WS: With Willow, she just loves it. We were doing the bridge sequence, and it was probably twenty-nine degrees or something. Willow is out there, she has her stuff on, and she’s cold. She is getting a little irritable. Then she looks at me and says, Daddy, I don’t care how low it goes, I’m going to finish.
And I was like, wow! I said, that’s good baby, because Daddy is leaving if it gets any colder! But she just wants it, she has a drive and an energy. And she just connects to human emotion. But I think a big part of it is probably Jaden. After The Pursuit of Happyness and she saw what Jaden did, she thought, I want to do that!
Okay, which one of your kids demanded more money, Jaden or Willow?
WS: Jaden is Johnny Depp. He just wants to do good work, and he doesn’t care what money he gets! And he doesn’t care if people see it or don’t see it. He just loves acting, he just wants to make good movies. Now Willow, she’s Paris Hilton! Willow wants to be on TV.
With the holidays coming up, are your kids like expecting Lamborghinis under the Christmas tree?
WS: It’s funny, it’s really simple. Jaden and Trey are very simple. Willow just wants clothes. She loves it, she’s dressed herself since she was about four years old. And she is very specific about her style. She is very specific about how she wants to look and how she wants to present, and all that.
Is she some kind of shopaholic?
WS: It’s funny, she doesn’t like shopping. And Christmas really isn’t big for her. If she knows it’s coming, it’s not a big deal. And Jaden just wants his family around. Anything that causes the whole family to be together, that is what he wants.
How do you keep them grounded?
WS: For us, traveling is hugely important, for our kids to really see other things, and experience other things. We have taken them to South Africa. So we try to get them to experience how other people live. And the grounded idea is more of a concept of how you relate to your service to mankind. So that’s what we try to impart to our children. You are a part of a whole, and you have a responsibility to uplift and be a positive influence.
How significant is that the last man alive in I Am Legend is African American?
WS: Ha! First and last, baby. It’s funny, it’s almost a metaphysical idea for me. But I rarely think about that until someone brings it up. Then I say, oh wow. But that never actually crossed my mind in that way. I kind of feel like, for me at least, the acknowledgment of those kinds of ideas puts a weird boundary on my thoughts. I can’t allow myself to be a part of it because it sort of makes me think smaller, if that makes any sense.
But there are things that we all dream, there are things that each one of us has thought, that connect to life, death, and sex. To me, this is one of those concepts. Like there are times I’ve driving on the freeway, that you…wished that everybody were dead!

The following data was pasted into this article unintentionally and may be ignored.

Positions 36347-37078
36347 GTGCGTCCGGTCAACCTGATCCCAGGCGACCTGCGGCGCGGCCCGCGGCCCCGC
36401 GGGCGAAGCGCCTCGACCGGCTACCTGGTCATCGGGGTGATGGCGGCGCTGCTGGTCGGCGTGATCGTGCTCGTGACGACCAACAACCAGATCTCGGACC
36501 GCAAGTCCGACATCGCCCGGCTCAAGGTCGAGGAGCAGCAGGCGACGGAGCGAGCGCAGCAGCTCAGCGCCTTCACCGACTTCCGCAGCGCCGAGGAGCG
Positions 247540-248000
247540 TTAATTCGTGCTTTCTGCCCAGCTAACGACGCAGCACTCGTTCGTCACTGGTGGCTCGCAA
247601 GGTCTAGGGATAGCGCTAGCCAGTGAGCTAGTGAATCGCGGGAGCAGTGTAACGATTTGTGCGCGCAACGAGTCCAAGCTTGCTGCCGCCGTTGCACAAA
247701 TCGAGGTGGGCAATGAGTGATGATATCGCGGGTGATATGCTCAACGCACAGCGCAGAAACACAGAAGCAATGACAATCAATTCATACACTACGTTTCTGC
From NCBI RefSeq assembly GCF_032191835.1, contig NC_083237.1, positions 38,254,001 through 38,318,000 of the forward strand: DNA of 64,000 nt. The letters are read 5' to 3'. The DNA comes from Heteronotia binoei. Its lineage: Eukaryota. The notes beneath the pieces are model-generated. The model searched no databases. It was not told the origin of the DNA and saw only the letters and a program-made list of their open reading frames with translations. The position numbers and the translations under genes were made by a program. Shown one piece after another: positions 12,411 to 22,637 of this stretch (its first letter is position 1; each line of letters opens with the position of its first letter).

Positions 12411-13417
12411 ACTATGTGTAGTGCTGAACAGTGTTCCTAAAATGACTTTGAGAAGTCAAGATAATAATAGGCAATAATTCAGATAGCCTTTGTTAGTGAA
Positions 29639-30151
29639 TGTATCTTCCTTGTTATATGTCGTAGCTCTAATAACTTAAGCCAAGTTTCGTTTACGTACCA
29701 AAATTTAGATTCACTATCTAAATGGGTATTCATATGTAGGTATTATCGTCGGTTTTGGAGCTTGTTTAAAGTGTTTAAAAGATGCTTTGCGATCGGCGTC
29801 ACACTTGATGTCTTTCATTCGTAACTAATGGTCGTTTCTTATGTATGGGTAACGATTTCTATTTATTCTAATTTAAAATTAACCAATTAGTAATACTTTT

But you know, there have been times where you just wish you were by yourself, you don’t need any of these assholes. You just want to be by yourself. And that coupled with being separated and connected with the dark and unknown, and how we would fare against whatever is in that unknown, is a really primal idea.
There was a recent story that you may have converted to Scientology like your friends Tom Cruise and Katie Holmes, any truth to that?
WS: As far as Scientology goes, I don’t necessarily believe in organized religion. I was raised in a Baptist household, went to a Catholic church, and lived in a Jewish neighborhood. And I had the biggest crush on the Muslim girls from one neighborhood over!
But yeah, Tom did introduce me to the ideas. I’m a student of world religion, so to me, it’s hugely important to have knowledge and to understand what people are doing. What are all the big ideas? What are people talking about?
And I believe that my connection to my higher power, is separate from everybody else’s. I don’t believe that the Muslims have all the answers and I don’t believe the Christians or the Jews have all the answers. So my God, my higher power, it’s mine and mine alone. I create my connection, and I decide what my connection is going to be.
Do you still hang out and jam with DJ Jazzy Jeff?
WS: Yeah, Jeff and I perform a couple of times a year. We’re going to go out big in July. We are figuring out some places around the world to do some big shows. It’s about to be that circle back to the golden age of hip-hop. You know, there’s starting to be a little resurgence. So yeah, we are planning some things.
As far as Fresh Prince, it’s interesting. On July 6, 1996 Fresh Prince stopped. And after Independence Day, that Monday, was the first time that anyone called me Mr. Smith. I was like, what the hell? All through The Fresh Prince, all through the music, it was ‘Fresh Prince, Fresh Prince.’
And that morning, when the box office numbers came out after Independence Day, it was, good morning Mr. Smith. It was so bizarre. And I specifically remember that morning, is when people started calling me Mr. Smith.
When was the last time you were called Fresh Prince since then?
WS: About four seconds ago!